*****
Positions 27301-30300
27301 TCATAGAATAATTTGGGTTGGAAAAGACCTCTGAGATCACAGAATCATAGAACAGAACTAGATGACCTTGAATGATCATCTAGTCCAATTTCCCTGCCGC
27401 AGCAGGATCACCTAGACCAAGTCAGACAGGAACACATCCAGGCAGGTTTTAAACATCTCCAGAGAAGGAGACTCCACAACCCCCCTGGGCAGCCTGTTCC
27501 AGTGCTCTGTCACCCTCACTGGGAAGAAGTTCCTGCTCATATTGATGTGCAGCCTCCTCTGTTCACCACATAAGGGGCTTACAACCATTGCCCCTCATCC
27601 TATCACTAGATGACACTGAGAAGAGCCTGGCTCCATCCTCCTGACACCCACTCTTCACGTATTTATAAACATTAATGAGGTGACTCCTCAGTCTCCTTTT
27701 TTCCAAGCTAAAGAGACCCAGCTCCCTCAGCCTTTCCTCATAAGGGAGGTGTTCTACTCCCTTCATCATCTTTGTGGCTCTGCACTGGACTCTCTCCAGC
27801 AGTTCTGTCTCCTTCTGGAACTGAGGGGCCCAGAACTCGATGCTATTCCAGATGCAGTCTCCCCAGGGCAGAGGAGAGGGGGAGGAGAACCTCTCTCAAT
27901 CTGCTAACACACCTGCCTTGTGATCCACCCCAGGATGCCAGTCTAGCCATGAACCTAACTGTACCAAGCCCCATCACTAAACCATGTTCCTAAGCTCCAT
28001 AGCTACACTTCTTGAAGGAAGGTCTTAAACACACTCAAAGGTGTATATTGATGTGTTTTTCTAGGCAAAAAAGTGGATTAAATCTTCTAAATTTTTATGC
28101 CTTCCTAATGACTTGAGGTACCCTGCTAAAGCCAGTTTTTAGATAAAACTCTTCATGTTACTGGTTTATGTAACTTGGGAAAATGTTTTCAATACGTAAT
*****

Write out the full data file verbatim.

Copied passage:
Positions 27301-30300
27301 TCATAGAATAATTTGGGTTGGAAAAGACCTCTGAGATCACAGAATCATAGAACAGAACTAGATGACCTTGAATGATCATCTAGTCCAATTTCCCTGCCGC
27401 AGCAGGATCACCTAGACCAAGTCAGACAGGAACACATCCAGGCAGGTTTTAAACATCTCCAGAGAAGGAGACTCCACAACCCCCCTGGGCAGCCTGTTCC
27501 AGTGCTCTGTCACCCTCACTGGGAAGAAGTTCCTGCTCATATTGATGTGCAGCCTCCTCTGTTCACCACATAAGGGGCTTACAACCATTGCCCCTCATCC
27601 TATCACTAGATGACACTGAGAAGAGCCTGGCTCCATCCTCCTGACACCCACTCTTCACGTATTTATAAACATTAATGAGGTGACTCCTCAGTCTCCTTTT
27701 TTCCAAGCTAAAGAGACCCAGCTCCCTCAGCCTTTCCTCATAAGGGAGGTGTTCTACTCCCTTCATCATCTTTGTGGCTCTGCACTGGACTCTCTCCAGC
27801 AGTTCTGTCTCCTTCTGGAACTGAGGGGCCCAGAACTCGATGCTATTCCAGATGCAGTCTCCCCAGGGCAGAGGAGAGGGGGAGGAGAACCTCTCTCAAT
27901 CTGCTAACACACCTGCCTTGTGATCCACCCCAGGATGCCAGTCTAGCCATGAACCTAACTGTACCAAGCCCCATCACTAAACCATGTTCCTAAGCTCCAT
28001 AGCTACACTTCTTGAAGGAAGGTCTTAAACACACTCAAAGGTGTATATTGATGTGTTTTTCTAGGCAAAAAAGTGGATTAAATCTTCTAAATTTTTATGC
28101 CTTCCTAATGACTTGAGGTACCCTGCTAAAGCCAGTTTTTAGATAAAACTCTTCATGTTACTGGTTTATGTAACTTGGGAAAATGTTTTCAATACGTAAT